Anonymous said...

When Canada's PM Justin Trudeau was asked on camera for a comment on recent events here up yonder, he was silent for 21 seconds, his expression changing several times as he searched for the right words. After that, the words did not matter; almost any could be sufficient.


Anonymous said...

It was a good thing that Christian missionaries from Britain ended slavery and cannibalism of one's enemy among Maori. There was nothing unusual about that. These cultural practices were found throughout Polynesia. What is strange is the invention of a mythical Edenic past. It's not a good thing that ignorance is so profound today. It's not a good thing that you can get sacked for teaching the truth today. The western world is currently losing its mind in lockdown fever. This will end in a very ugly way.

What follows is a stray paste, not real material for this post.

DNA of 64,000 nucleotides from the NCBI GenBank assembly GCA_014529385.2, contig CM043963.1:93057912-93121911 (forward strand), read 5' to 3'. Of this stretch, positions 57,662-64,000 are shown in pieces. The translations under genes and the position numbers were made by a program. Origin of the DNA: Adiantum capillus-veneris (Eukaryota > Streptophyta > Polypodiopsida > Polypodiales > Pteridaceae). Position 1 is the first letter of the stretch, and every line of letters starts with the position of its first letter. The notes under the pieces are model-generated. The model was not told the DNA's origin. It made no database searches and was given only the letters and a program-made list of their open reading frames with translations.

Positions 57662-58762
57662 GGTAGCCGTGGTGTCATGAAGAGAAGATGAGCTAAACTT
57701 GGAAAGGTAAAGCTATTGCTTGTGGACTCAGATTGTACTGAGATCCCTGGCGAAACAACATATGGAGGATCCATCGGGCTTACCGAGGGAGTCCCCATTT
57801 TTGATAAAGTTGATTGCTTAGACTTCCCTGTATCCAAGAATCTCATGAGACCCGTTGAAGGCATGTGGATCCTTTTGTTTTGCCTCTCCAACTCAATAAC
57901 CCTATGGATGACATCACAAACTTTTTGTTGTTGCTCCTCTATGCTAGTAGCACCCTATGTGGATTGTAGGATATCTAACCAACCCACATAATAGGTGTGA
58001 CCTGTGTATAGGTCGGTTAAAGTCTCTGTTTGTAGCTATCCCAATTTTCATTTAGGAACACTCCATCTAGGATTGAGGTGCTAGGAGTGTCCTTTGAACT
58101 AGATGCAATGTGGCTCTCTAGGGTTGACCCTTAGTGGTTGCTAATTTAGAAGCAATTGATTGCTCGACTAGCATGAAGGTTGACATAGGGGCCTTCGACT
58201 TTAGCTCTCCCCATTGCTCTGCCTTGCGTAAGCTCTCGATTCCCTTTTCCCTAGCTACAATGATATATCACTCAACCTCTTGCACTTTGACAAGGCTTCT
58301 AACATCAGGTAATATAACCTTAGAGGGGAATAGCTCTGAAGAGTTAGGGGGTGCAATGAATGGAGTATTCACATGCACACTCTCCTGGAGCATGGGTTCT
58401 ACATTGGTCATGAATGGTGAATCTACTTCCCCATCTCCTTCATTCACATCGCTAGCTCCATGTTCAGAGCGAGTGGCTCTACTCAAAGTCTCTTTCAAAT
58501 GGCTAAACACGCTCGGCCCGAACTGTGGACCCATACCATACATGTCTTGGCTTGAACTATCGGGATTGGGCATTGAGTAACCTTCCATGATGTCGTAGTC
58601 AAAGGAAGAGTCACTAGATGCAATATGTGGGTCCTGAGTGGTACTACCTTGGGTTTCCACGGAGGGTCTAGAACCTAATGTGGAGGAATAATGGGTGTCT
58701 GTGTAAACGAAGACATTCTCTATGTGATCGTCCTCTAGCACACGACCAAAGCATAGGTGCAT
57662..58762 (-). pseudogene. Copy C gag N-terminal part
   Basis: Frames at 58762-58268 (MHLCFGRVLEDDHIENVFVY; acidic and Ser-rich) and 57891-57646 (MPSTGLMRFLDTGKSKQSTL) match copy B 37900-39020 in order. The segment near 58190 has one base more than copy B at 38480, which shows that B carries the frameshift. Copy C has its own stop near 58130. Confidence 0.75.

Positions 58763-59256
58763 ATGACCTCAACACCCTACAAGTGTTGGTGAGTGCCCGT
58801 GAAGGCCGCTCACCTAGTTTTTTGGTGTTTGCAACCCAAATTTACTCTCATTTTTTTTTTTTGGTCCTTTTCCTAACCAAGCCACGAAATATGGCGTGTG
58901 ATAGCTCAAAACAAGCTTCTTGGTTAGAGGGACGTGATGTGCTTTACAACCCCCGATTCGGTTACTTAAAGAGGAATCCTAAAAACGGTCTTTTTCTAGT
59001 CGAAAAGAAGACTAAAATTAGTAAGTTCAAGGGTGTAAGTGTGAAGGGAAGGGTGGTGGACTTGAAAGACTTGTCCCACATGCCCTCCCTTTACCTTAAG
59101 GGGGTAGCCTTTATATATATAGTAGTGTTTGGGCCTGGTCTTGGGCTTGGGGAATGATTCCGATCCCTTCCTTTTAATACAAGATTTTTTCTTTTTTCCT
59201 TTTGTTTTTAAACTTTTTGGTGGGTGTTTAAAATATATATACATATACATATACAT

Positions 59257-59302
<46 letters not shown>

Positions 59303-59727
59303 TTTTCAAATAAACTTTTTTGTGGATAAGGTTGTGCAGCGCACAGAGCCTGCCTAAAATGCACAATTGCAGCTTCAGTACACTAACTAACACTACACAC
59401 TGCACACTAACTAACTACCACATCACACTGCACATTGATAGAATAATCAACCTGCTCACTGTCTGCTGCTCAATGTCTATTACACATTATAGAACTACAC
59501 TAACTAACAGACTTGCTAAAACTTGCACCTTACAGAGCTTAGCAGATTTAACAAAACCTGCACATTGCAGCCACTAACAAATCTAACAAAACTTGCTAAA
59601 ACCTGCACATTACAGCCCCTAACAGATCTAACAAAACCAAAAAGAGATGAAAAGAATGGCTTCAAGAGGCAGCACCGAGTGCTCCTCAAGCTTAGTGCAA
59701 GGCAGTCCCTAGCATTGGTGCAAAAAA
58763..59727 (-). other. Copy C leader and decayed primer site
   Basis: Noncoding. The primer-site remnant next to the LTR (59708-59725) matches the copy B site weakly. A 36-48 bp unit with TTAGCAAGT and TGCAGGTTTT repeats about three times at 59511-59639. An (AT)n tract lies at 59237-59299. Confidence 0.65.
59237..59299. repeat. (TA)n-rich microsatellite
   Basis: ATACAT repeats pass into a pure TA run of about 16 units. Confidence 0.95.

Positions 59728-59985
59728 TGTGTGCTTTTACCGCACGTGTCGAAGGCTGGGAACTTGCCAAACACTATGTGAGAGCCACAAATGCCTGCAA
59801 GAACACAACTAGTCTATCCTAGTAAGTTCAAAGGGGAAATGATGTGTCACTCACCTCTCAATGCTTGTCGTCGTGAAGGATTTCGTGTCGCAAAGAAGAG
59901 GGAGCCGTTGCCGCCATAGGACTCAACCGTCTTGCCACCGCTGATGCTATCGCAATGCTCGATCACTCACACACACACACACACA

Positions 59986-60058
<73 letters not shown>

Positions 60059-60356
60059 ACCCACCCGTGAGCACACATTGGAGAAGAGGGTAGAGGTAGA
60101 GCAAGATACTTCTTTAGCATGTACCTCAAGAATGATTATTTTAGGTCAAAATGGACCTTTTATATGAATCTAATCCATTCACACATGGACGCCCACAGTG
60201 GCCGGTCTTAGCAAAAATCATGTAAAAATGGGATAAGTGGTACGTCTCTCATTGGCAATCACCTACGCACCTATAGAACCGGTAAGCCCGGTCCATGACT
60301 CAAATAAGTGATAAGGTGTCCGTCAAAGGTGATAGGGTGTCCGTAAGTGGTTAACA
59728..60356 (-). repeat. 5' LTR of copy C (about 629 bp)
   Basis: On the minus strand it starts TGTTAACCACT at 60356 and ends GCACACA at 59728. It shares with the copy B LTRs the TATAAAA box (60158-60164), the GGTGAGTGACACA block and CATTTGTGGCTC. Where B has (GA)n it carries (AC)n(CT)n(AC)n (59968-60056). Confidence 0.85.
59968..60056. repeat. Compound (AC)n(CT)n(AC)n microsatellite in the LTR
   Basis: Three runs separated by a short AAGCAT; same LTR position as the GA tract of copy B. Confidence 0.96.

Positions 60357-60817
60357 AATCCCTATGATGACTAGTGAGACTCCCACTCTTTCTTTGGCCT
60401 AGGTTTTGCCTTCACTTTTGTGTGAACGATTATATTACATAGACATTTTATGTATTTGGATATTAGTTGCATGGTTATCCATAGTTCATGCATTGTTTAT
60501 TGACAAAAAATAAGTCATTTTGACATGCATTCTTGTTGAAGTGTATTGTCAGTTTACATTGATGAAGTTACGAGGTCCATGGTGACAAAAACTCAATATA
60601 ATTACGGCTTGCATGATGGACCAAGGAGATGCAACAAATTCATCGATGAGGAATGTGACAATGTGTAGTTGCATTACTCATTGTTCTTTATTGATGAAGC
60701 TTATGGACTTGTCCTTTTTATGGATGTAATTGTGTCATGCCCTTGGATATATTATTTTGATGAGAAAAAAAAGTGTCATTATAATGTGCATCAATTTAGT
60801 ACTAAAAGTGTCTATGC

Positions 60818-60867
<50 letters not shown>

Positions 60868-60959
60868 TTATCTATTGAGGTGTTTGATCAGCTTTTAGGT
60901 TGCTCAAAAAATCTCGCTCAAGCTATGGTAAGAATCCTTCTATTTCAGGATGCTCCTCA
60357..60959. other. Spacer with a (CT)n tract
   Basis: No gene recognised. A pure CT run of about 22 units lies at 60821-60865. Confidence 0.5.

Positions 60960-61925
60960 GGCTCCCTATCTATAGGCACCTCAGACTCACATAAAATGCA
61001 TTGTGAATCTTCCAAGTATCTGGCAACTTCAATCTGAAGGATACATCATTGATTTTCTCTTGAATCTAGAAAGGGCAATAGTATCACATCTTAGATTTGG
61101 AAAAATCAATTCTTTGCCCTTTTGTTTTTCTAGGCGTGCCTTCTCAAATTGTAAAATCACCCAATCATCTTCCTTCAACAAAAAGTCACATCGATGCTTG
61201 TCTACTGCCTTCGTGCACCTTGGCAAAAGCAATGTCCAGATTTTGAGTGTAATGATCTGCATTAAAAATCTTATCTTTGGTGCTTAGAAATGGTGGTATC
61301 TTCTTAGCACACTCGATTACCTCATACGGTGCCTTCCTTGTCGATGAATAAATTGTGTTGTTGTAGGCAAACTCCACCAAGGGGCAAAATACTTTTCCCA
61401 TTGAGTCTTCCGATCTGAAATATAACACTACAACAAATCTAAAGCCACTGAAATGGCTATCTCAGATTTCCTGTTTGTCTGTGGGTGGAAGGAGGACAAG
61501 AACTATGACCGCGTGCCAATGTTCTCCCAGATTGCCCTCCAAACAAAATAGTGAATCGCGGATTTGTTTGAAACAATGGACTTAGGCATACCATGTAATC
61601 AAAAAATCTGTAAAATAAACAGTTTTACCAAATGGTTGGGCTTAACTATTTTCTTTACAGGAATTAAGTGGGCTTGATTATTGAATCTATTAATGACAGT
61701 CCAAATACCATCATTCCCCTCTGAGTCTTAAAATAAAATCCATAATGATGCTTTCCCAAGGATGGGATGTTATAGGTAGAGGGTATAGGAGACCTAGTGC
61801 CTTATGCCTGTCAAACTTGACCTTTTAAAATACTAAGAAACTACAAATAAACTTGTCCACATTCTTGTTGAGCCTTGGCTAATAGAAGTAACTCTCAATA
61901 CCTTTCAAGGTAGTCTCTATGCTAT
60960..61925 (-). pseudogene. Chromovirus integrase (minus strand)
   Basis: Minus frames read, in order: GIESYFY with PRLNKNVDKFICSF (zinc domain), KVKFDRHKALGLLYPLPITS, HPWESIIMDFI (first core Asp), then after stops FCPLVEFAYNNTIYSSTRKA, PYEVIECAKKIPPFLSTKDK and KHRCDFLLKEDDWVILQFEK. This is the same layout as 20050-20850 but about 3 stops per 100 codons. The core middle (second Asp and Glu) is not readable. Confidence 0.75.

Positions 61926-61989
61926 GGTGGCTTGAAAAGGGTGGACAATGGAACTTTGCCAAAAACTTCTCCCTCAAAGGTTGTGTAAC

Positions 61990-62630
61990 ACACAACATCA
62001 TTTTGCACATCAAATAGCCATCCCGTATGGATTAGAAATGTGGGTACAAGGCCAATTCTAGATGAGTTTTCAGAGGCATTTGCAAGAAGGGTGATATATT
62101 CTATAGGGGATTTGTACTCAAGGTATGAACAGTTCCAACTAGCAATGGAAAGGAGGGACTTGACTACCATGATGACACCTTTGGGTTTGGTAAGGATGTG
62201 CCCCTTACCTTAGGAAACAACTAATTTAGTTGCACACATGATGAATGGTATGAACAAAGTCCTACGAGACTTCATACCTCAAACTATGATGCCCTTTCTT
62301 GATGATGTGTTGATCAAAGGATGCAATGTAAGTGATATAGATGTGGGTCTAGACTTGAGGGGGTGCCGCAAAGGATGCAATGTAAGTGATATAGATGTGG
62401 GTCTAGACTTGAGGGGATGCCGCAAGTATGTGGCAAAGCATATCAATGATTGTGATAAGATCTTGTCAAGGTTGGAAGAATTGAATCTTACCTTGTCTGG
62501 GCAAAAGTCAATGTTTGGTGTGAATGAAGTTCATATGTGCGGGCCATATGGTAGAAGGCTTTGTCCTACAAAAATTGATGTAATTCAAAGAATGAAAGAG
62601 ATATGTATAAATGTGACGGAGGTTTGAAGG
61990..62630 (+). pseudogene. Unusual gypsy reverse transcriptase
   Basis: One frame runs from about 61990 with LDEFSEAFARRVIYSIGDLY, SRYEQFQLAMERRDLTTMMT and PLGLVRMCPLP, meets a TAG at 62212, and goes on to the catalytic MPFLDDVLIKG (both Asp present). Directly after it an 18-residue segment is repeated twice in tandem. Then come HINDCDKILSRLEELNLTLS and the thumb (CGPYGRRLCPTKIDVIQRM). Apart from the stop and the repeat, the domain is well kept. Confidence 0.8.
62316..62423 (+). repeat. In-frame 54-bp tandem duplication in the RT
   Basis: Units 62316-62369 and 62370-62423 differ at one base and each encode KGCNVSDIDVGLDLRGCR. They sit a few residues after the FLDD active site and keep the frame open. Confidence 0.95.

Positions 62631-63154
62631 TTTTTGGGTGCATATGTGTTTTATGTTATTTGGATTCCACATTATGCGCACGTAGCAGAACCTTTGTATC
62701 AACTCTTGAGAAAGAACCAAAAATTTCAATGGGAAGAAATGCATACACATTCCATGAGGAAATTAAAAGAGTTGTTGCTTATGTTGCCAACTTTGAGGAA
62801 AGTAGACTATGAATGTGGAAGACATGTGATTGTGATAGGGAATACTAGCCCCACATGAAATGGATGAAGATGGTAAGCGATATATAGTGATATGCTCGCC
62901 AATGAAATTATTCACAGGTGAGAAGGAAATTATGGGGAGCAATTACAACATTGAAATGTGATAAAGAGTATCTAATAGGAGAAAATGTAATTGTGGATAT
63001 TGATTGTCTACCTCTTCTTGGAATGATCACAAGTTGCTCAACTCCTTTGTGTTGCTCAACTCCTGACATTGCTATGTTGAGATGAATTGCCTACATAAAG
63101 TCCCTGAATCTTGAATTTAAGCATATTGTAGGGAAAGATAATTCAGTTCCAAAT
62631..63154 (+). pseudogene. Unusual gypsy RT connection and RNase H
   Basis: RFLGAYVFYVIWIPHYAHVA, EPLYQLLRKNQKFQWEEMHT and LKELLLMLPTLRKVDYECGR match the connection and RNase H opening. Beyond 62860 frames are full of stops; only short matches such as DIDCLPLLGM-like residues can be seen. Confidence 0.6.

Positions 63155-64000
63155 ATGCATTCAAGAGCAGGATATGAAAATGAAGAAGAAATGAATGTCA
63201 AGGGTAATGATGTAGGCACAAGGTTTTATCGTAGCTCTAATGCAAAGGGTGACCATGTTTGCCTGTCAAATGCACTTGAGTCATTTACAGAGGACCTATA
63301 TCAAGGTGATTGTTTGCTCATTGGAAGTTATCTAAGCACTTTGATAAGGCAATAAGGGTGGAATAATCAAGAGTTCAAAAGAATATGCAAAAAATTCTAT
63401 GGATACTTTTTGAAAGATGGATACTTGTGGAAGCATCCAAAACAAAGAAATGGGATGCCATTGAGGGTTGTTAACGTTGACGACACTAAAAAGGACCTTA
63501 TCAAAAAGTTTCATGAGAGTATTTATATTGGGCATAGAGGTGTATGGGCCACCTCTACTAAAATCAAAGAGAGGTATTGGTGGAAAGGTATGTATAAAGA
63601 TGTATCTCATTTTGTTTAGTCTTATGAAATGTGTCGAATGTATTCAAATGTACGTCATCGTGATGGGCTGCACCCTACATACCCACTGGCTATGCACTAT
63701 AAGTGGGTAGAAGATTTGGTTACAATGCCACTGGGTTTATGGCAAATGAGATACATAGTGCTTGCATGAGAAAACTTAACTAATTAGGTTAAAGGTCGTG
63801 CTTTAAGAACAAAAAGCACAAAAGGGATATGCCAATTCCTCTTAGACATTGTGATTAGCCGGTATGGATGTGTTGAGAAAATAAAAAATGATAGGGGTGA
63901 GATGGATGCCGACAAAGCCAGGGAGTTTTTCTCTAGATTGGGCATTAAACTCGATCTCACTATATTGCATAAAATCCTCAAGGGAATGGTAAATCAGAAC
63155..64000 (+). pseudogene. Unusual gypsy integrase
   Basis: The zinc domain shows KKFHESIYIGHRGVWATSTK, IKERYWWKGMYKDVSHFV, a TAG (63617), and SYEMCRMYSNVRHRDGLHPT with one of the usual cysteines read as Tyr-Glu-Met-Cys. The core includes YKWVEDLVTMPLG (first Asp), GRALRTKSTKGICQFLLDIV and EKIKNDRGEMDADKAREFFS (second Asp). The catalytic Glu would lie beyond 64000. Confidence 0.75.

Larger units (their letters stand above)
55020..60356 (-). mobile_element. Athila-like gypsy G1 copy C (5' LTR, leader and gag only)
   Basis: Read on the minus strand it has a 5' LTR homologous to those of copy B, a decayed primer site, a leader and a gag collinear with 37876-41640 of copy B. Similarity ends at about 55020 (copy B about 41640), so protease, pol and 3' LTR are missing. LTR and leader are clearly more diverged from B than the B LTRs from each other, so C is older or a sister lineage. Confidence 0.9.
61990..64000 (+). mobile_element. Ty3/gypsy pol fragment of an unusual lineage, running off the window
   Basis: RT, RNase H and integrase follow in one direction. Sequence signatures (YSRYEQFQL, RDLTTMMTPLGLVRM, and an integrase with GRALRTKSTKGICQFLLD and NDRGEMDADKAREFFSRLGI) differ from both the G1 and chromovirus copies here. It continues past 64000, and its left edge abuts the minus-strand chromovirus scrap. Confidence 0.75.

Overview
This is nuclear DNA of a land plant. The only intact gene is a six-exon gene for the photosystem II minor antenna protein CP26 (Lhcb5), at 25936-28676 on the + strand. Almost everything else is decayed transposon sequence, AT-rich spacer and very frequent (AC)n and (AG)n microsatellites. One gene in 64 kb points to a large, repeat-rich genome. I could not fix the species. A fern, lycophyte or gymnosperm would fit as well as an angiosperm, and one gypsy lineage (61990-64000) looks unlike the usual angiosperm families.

Anonymous said...

Actually I recall in school hearing all about Kupe and his great journey in 925 - and then learning it was all a legend. None of this gainsays the real achievements in navigation by Polynesians covering great expanses of ocean but the movement from Taiwan to New Zealand took maybe 2000 years to complete, while it is much easier to grasp the journeys of Tasman and Cook. That's just the way our imagination works. British pre-history is just as vague.


Anonymous said...

It is always good to join hands and sing Kum Bah Yah for racial justice up here. That is what participants in last week's protests enjoyed in their best moments. But the culprit in each of + Peter's examples above can be more clearly diagnosed, not as racism, but as authoritarianism.

(1) "The death of George Floyd in Minneapolis..."

Obviously, Floyd was black and the officer white. But the occasion appears to have been that the officer and those with him believed that his authority had been challenged, and responded with force to establish it. This has a political context.